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Certified Clinical Trauma Professional Capsule One – History of PTSD Certified Clinical Trauma Professional Capsule One – History of PTSD Mike Dubi, Ed.D.,

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Presentation on theme: "Certified Clinical Trauma Professional Capsule One – History of PTSD Certified Clinical Trauma Professional Capsule One – History of PTSD Mike Dubi, Ed.D.,"— Presentation transcript:

1 Certified Clinical Trauma Professional Capsule One – History of PTSD Certified Clinical Trauma Professional Capsule One – History of PTSD Mike Dubi, Ed.D., LMHC

2 Brief History of Traumatic Stress

3 Brief History of Traumatic Stress Historical Vernacular of Traumatic Stress Nostalgia – Swiss military Homesickness – German military Estar Roto – Spanish “to be broken” Soldier's Heart/Irritable Heart – Civil War Shell-shocked - WWI War Neurosis - Freud Combat Exhaustion - WWII Railway Spine/Compensation Neurosis

4 Brief History of Traumatic Stress 19 th century Medical Professionals: Jean Martin Charcot - symptoms of trauma (1860) John Eric Erichsen – railway spine (1867) Jacob Mendes Da Costa – soldier’s Heart (1871) Freud & Breuer - relationship between traumatic life events and subsequent psychological problems (1895)

5 Pierre Janet (1889) Connection between events in the subject's past life and present day trauma - coined the words dissociation and subconscious. Study of the “magnetic passion” or “rapport” between the patient and the hypnotist. Anticipated later accounts of transference. Developed effective treatment for PTSD in the late 1800s – hypnosis.

6 Brief History of Traumatic Stress B.S. Oppenheimer (1918): Neurocirculatory Asthenia Sir Thomas Lewis (1919): Effort Syndrome/ Soldier’s Heart -abnormal condition characterized by chest pain, dizziness, fatigue, palpitations, cold & moist hands and sighing respiration. Mainly associated with soldiers in combat but also in others experiencing unusual events. Pain mimics angina pectoris but more closely connected to anxiety states - occurs after rather than during exercise. B.S. Oppenheimer Sir Thomas Lewis

7 Brief History of Traumatic Stress Abram Kardiner ( ) is credited with describing the initial PTSD diagnostic criteria (1941): Persistence of startle response and irritability Proclivity to explosive outbursts of aggression Fixation on the traumatic event Constriction of one’s general level of personality functioning Atypical dream life

8 Brief History of Traumatic Stress 1952: The first Diagnostic and Statistical Manual (DSM) published by the American Psychiatric Association (APA) included Gross Stress Reaction 1968: Not included in the DSM II 1968: Not included in the DSM II 1980: PTSD initially introduced by the APA in DSM III – first appearance of DX 1980: PTSD initially introduced by the APA in DSM III – first appearance of DX 1987: Revision of the PTSD diagnosis (DSM III-R) 1987: Revision of the PTSD diagnosis (DSM III-R) 1994: Expanded to include children (DSM IV) 1994: Expanded to include children (DSM IV) 2000: Updated and expanded to include familial patterns (DSM IV- TR) 2000: Updated and expanded to include familial patterns (DSM IV- TR) 2013: DSM V includes changes to PTSD diagnosis 2013: DSM V includes changes to PTSD diagnosis disorder-a-history-and-a-critique_pageall.html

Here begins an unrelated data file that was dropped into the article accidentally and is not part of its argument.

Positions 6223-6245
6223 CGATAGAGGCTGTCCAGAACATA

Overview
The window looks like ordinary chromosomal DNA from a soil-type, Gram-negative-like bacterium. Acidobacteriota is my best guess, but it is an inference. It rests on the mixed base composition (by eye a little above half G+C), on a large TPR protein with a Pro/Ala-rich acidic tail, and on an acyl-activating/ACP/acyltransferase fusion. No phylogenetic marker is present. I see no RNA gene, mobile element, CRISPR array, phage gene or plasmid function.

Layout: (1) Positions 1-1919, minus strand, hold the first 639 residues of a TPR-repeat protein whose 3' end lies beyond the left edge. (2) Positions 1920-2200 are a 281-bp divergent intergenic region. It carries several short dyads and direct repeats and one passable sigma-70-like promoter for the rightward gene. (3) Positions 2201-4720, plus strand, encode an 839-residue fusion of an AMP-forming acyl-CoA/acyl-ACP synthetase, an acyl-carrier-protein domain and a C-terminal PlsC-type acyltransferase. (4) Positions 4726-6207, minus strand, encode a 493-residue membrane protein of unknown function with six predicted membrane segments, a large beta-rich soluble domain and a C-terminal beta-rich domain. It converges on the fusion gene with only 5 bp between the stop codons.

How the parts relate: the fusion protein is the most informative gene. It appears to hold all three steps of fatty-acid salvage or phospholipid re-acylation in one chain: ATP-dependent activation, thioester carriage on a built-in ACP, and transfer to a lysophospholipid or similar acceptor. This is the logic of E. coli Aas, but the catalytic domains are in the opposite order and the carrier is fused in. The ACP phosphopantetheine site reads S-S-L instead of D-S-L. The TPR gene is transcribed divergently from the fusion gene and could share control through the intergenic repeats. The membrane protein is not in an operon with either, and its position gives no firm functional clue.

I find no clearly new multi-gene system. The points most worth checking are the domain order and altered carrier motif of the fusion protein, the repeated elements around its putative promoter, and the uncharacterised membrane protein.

9 Brief History Arguably, PTSD is most researched diagnosis of the 21th century Arguably, PTSD is most researched diagnosis of the 21th century Although most people who experience a traumatic event will not develop PTSD, it is one of the most common and recognizable mental disorders Although most people who experience a traumatic event will not develop PTSD, it is one of the most common and recognizable mental disorders As our military campaigns continue, we are increasing our understanding of the systemic nature of the disorder through the families and significant others of our veterans As our military campaigns continue, we are increasing our understanding of the systemic nature of the disorder through the families and significant others of our veterans

10 PTSD Prevalence Prevalence of PTSD Among OEF/OIF Veterans Using VA Health Care, FY2002–FY2012 is 29% (FAS.org; CRS Report for Congress) PTSD rates are higher among veterans, police, firefighters, EM personnel (DSM 5) Highest rates (1/3 - >1/2%) exists with survivors of rape, military combat & captivity, ethnically or politically motivated internment and genocide (DSM 5) Each one of these individuals has significant others who are at risk for vicarious traumatization and secondary traumatization.

11 PTSD as a Contagion Research of Vietnam Veterans suggests that symptoms are transmitted to family members. Veterans’ significant others are at risk for vicarious traumatization and secondary traumatization. Danieli (2005) documents intergenerational transmission of the symptoms of PTSD.

12 The Dutch Hunger Winter ( ) When scientists talk about epigenetics they are referring to all the cases in which the genetic code alone isn’t enough to describe what’s happening—there must be something else going on as well environmentally. 8/06/ htm

13 Genetic Changes In People with PTSD Proceedings of the National Academy of Sciences Uddin et al, 2010 People diagnosed with PTSD have been found to have genetic changes in their DNA, making them different from healthy people. Researchers found that there were dramatic differences between the immune system genes and brain cell growth genes of people with PTSD and people who do not have PTSD edbaa-6c98-4b3b-a336-b3e6bdf54aa9

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